LightPointes Demise Leaves Companies in the Lurch

 
 
By Andrew Garcia  |  Posted 2006-05-29 Print this article Print
 
 
 
 
 
 
 

LightPointe Communications' sudden demise during a Labs evaluation serves as an abject reminder of the dangers inherent in relying on a small startup for critical network components.

LightPointe Communications sudden demise during our evaluation of its FlightExpress 100 was an abject reminder of the dangers inherent in relying on a small startup for critical network components—all LightPointe support and sales operations seemingly went dark overnight.

Click here to read more about Labs tests of LightPointes FSO wireless solution at UC Berkeley.
LightPointes board of directors—which included representatives from venture capital companies Sevin Rosen Funds, Ampersand Ventures and Rho Ventures—quietly pulled the plug on May 15, letting most LightPointe staff and their public relations company go that day.

Consultancy Sherwood Partners has been brought in as assignee for an ABC, or assignment for the benefit of the creditors, which is basically a nonjudicial wind-down of a company. Sherwood, of Palo Alto, Calif., will monetize LightPointes assets and IP (intellectual property) to obtain the best value for creditors.

Michael Maidy, co-founder of Sherwood Partners, informed eWEEK Labs that LightPointes demise was, indeed, a surprise to the business community. "Generally, there is a soft wind-down where people are aware a company is in trouble," said Maidy. "I understand that this hit the wall at 80 miles an hour."

Although Sherwoods involvement in the LightPointe case was too recent for Maidy to speak in much depth about the situation, he indicated that Sherwood will move quickly to liquidate LightPointes assets: "The sooner you sell it, the more likely you are to get value for the IP because part of the IPs value is the people," said Maidy. "If you dont have the people around to support or transition the IP, then you will lose substantial value."

Maidy informed us that messages left with LightPointe are being retrieved, and Sherwood analysts are assessing whether to keep a crew available to support current customers while an acquirer is pursued. Since LightPointe employees have already been let go, Sherwood would need to selectively rehire people on a temporary basis to man this crew.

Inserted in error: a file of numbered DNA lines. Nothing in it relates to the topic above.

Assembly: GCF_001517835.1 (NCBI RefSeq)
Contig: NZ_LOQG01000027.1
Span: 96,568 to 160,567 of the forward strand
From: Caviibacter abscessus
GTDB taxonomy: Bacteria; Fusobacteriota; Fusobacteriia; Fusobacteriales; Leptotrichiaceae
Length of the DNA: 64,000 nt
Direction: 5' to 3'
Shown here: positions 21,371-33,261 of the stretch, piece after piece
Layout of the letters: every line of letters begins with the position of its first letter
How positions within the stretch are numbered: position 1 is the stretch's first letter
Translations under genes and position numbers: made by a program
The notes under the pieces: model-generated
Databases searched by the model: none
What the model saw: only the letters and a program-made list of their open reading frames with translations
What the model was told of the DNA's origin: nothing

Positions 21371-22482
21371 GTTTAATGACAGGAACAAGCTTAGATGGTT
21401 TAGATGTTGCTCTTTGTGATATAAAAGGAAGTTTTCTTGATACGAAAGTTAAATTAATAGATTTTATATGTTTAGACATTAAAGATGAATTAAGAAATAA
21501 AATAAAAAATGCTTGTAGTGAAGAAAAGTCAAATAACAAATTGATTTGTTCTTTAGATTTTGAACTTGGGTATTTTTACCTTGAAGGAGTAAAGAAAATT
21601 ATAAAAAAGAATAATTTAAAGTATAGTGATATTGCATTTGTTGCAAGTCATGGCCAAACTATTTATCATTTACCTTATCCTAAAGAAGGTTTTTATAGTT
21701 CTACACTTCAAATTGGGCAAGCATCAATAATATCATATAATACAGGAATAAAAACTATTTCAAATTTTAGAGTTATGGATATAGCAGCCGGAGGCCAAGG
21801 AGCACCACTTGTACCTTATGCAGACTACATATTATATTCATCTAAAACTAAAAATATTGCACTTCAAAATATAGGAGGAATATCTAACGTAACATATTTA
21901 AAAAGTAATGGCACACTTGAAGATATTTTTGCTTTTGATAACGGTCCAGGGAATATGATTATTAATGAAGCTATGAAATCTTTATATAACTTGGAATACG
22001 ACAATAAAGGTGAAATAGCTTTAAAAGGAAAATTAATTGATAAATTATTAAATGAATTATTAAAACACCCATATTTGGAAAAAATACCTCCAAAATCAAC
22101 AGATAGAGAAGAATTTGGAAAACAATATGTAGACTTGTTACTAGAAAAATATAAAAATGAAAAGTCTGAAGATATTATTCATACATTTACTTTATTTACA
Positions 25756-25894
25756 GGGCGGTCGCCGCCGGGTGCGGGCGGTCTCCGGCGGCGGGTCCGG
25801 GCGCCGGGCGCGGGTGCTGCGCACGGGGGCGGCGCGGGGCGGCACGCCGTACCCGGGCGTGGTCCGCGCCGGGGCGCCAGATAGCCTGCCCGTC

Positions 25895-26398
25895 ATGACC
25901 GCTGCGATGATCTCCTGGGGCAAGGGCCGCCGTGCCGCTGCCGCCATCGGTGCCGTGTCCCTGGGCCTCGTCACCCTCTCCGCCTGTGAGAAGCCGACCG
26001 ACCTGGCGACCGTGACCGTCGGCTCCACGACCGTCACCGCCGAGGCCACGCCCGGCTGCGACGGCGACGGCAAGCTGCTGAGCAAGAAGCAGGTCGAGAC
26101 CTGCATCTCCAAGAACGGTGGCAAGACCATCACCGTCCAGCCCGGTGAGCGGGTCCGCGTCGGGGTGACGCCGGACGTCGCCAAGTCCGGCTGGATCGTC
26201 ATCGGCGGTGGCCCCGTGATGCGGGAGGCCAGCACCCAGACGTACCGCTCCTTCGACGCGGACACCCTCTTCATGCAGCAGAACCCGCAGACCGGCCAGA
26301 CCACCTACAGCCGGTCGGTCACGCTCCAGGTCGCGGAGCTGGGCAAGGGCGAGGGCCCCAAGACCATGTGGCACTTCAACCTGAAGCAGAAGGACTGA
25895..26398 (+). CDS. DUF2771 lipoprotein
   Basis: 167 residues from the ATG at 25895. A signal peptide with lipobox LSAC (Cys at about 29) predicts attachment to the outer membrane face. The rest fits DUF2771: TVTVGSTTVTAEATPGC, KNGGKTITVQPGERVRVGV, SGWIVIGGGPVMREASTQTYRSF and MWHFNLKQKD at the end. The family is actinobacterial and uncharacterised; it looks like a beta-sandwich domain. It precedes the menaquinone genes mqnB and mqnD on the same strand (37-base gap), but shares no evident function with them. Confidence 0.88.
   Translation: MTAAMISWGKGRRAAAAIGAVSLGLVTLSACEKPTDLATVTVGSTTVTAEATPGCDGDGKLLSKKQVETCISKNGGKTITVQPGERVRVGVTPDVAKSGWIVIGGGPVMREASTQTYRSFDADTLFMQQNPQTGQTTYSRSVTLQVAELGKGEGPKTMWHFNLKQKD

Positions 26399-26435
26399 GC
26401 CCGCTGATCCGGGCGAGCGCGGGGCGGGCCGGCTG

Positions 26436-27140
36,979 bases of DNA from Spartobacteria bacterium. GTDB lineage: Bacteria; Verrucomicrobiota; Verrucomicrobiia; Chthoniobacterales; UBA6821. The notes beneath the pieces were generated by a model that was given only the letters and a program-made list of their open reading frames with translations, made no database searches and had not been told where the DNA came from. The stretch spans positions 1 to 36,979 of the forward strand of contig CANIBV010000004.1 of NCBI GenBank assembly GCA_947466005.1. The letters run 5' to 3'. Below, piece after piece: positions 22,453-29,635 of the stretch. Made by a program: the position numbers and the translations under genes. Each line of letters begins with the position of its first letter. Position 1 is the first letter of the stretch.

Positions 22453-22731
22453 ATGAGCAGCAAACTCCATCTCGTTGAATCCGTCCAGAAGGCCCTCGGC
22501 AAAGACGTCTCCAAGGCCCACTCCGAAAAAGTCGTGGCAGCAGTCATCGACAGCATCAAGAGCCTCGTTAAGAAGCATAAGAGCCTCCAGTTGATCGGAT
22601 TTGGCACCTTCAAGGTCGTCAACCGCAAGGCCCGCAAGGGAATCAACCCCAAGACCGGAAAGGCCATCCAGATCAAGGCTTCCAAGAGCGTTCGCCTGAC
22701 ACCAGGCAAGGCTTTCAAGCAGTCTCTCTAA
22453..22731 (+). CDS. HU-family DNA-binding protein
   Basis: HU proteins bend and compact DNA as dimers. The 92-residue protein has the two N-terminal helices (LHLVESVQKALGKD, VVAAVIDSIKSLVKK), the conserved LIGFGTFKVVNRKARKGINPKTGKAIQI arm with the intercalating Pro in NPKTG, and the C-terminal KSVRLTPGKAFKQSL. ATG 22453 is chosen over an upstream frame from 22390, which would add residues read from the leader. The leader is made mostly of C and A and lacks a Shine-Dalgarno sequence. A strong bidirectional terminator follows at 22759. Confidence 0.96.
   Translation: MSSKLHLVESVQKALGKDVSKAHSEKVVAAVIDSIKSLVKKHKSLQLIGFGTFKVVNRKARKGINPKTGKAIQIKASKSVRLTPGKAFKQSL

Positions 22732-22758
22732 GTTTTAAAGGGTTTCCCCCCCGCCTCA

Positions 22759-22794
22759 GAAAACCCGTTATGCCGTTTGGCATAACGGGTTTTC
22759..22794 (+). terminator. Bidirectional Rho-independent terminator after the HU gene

However, when we tried contacting customer support in the days following the announcement, the customer support number dropped our call with a fast busy signal.

Companies with existing LightPointe deployments can try contacting the reseller that helped with the upfront installation for support queries, but, until the ABC proceeds further, support may be tough to come by.

In the days to come, we expect to hear more definitive information about the fate of LightPointes technology, but customers with existing LightPointe deployments are advised to start investigating alternatives immediately.

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Andrew cut his teeth as a systems administrator at the University of California, learning the ins and outs of server migration, Windows desktop management, Unix and Novell administration. After a tour of duty as a team leader for PC Magazine's Labs, Andrew turned to system integration - providing network, server, and desktop consulting services for small businesses throughout the Bay Area. With eWEEK Labs since 2003, Andrew concentrates on wireless networking technologies while moonlighting with Microsoft Windows, mobile devices and management, and unified communications. He produces product reviews, technology analysis and opinion pieces for eWEEK.com, eWEEK magazine, and the Labs' Release Notes blog. Follow Andrew on Twitter at andrewrgarcia, or reach him by email at agarcia@eweek.com.
 
 
 
 
 
 
 

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